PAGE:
To my Patients and Friends,

Here are some of the latest COVID-19 news items.

More About blood

More patients have been inquiring lately about their blood types.  Although blood types are not typically included as part of a routine blood panel, there is renewed interest as a result of a small study from Italy and Spain recently published in the New England Journal of Medicine, which found that patients with blood type A were at 45% greater risk for respiratory complications from COVID-19 than other blood groups.  Blood group O was associated with a 35% lower risk relative to other types.  Prior to this more recent study, researchers from China had found that there was a higher COVID-19 infection rate in people with type A blood.  And the commercial DNA testing company 23AndMe has found a similar disease distribution by blood type.  We don’t yet understand the basis for this phenomenon but we will keep our eyes open for more answers.  Meanwhile, simmer down all of your type-Os out there… it’s too soon to start ripping off those masks and clinking glasses!

More on medication safety

Yet another report has confirmed that two very common categories of blood pressure medications-  ACE-inhibitors and Angiotensin Receptor Blockers (ARBs)- pose no increased risk for more severe COVID -19 disease.  Earlier in the course of the pandemic, it was theorized that these agents may pose risk for more severe disease because of their impact on the ACE-2 receptor, which is used by the coronavirus to gain entry into our tissues.  This latest report is more good news for the many millions of Americans who rely on these medications.

Movin’ on up

According to the World Health Organization’s COVID-19 daily situation report, the global daily incidence of COVID-19 continues to increase and at an accelerated rate.  Twenty states are reporting major increases as a result of Memorial Festivities, premature reopening in many states, and reductions in social distancing and mask use.  In Florida, for example, at least 12 hospitals have reported no current ICU bed availability as the disease incidence climbs in that state.  Incidence is climbing dramatically as well in sections of California, Texas, Georgia, North Carolina Louisiana, Alabama, Arizona, Arkansas, Iowa, South Dakota, and Oklahoma (expect a major spike there in the coming 2-3 weeks).  According to former FDA Commissioner Dr. Scott Gottleib, some of these states are “on the cusp of losing control.”  I’m happy to say that we have been doing quite well in most of Connecticut, although the virus is still here– so it remains important that we wear masks, keep our hands clean and comply with physical distancing guidelines.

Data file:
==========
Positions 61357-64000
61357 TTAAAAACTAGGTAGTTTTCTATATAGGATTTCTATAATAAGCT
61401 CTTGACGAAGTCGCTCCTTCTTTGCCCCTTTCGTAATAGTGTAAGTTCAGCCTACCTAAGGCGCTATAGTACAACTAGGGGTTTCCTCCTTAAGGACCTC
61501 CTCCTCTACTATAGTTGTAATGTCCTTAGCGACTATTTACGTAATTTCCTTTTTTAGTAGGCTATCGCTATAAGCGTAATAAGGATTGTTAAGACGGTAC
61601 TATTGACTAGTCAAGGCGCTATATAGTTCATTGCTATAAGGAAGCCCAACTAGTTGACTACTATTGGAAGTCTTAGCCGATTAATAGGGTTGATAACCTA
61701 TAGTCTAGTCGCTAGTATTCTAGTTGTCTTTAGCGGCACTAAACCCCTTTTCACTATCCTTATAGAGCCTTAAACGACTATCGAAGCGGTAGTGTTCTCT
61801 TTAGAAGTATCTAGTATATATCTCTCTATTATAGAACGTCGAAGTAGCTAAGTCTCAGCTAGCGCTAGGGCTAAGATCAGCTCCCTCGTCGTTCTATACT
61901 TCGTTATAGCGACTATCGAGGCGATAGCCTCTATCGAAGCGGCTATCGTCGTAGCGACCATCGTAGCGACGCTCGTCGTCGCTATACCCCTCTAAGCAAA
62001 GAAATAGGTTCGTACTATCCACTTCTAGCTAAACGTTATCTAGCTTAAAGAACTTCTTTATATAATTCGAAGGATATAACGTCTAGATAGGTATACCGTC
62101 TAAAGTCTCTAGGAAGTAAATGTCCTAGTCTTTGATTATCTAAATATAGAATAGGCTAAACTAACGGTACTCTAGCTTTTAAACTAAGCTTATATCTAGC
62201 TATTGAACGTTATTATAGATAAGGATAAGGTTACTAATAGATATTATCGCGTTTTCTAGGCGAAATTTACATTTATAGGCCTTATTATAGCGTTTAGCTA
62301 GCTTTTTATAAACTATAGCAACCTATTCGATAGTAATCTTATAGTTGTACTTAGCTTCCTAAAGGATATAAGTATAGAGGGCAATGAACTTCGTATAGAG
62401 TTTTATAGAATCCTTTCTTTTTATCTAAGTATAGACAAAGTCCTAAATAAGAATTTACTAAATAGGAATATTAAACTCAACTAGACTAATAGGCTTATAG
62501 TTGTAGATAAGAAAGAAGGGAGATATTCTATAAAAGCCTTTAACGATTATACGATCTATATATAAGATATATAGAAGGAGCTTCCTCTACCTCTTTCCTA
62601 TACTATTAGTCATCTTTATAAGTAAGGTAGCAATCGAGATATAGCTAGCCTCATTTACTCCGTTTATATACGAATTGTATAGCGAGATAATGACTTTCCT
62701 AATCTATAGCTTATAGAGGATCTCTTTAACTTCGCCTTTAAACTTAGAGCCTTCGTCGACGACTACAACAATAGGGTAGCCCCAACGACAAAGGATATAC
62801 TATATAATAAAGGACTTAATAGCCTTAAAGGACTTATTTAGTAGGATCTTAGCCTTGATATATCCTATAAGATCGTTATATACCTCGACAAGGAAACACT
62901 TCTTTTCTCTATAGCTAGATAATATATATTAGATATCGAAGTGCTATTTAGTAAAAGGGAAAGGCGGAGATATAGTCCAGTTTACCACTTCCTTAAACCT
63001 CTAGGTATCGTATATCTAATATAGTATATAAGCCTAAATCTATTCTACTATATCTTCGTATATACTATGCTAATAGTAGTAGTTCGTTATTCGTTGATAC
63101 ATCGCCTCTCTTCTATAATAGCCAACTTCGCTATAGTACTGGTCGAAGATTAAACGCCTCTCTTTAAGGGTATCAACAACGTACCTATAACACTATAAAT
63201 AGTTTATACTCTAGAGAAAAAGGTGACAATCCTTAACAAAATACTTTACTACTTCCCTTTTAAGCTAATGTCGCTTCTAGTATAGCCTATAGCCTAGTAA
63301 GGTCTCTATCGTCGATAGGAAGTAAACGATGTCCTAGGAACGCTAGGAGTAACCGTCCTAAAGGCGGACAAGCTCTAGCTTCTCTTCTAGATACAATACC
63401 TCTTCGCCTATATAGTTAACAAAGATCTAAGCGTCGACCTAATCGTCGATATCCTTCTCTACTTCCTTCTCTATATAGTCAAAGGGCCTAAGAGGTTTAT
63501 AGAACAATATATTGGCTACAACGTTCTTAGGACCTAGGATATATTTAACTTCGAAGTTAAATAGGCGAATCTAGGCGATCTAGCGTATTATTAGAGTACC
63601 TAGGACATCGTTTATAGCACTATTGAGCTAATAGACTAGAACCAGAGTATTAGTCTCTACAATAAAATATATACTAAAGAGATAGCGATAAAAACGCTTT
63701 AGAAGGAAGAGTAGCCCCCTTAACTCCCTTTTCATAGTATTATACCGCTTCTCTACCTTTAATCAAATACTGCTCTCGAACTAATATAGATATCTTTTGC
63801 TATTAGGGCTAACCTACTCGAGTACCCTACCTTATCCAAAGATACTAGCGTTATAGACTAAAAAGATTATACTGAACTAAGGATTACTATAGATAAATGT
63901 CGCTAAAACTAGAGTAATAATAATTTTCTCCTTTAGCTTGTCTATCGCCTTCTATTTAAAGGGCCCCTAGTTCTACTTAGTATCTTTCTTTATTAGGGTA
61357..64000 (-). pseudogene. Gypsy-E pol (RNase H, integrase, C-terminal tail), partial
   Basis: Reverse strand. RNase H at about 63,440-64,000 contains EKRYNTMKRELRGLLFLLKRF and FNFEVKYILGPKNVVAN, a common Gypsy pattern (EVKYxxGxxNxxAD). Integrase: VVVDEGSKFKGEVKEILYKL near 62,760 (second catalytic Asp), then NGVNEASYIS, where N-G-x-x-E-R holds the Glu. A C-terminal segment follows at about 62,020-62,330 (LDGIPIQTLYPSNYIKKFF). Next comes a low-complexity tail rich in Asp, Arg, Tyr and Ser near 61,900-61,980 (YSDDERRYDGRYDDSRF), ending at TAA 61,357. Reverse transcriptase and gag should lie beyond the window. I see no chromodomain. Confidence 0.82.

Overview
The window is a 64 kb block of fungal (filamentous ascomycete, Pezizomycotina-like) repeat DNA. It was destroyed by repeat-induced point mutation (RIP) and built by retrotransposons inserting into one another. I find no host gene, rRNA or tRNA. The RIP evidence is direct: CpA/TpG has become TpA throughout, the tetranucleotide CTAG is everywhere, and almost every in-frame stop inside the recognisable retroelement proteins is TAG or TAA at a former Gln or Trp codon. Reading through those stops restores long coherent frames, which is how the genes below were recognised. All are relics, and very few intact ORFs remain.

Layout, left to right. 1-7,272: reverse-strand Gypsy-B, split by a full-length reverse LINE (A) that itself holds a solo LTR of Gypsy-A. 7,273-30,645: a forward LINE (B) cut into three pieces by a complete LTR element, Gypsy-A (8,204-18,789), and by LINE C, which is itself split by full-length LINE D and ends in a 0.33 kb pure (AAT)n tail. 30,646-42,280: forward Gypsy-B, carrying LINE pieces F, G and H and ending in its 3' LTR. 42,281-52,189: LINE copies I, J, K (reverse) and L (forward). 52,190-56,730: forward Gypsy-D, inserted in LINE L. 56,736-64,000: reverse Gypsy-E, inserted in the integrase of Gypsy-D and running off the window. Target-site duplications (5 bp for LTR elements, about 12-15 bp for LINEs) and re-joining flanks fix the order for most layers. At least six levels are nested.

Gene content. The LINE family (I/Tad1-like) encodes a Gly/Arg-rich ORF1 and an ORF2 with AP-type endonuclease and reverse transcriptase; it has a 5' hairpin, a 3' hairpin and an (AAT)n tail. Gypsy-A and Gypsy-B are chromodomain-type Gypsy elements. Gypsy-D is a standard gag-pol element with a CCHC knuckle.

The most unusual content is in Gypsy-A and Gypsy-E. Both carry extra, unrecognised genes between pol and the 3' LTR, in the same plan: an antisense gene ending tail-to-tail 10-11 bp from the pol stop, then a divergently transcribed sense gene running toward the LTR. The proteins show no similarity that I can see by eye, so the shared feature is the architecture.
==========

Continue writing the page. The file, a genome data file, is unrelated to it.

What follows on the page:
Notably, we have not seen significant increases thus far as related to nationwide outdoor protests.  However, prepare for more spikes in areas where states continue to disregard the White House task force’s guidelines for staged reopening (see Florida) and where large indoor events are taking place.

A fishy plan

You may recall that Sweden adopted a unique, somewhat cavalier approach when the COVID-19 pandemic struck.  While other parts of Europe implemented distancing measures as per the recommendations of most epidemiologists and the World Health Organization (WHO), Swedish authorities chose to limit the degree to which businesses, schools, restaurants, and bars were closed as the pandemic struck.  The rationale was that, if enough people become exposed to the virus, herd immunity might develop, which could then slow the spread of the virus. Herd immunity– now a household term- refers to the phenomenon in which, when a large enough percentage of a population are exposed to (or vaccinated against) a particular infection, the resulting rise in germ-specific antibodies renders the infection less able to spread.  Although they were questioned at the time by many in the epidemiology community, we watched the Swedes with interest.  Unfortunately, the country has seen one of the higher European COVID-19 death rates, and the number of citizens with COVID-19 antibodies is only around 6.1%, which is far lower than they had hoped and is well below the 60-80% threshold for herd immunity.  Some in the U.S had speculated early on that perhaps we should adopt a similar approach as a means of getting businesses up and running more quickly; I’m glad we didn’t.

A life span for COVID-19 antibodies?

A recent study from China has found that COVID-19 antibodies that develop after an infection may not remain in the bloodstream for more than a few months.  This was found to be especially true for those who had asymptomatic illness.  The study was small and will need to be replicated on a much larger scale in order for us to better understand the role of protective antibodies.  However, these results serve to emphasize that, based on what we currently know, a positive antibody test may not guarantee protection from a repeat COVID-19 infection.  It also adds to the uncertainty as to when a proven vaccine will become available.

Time to shed those winter coats

Check out this interesting article about a COVID-19 breakout spread by minks on a Dutch fur farm.  We still have much to learn about how this virus affects other animal species.

Finally, a belated happy Juneteenth to everyone!  Be safe, be optimistic but patient, be kind, and be part of the solution!  I hope you have a nice weekend, and I’ll see you soon.

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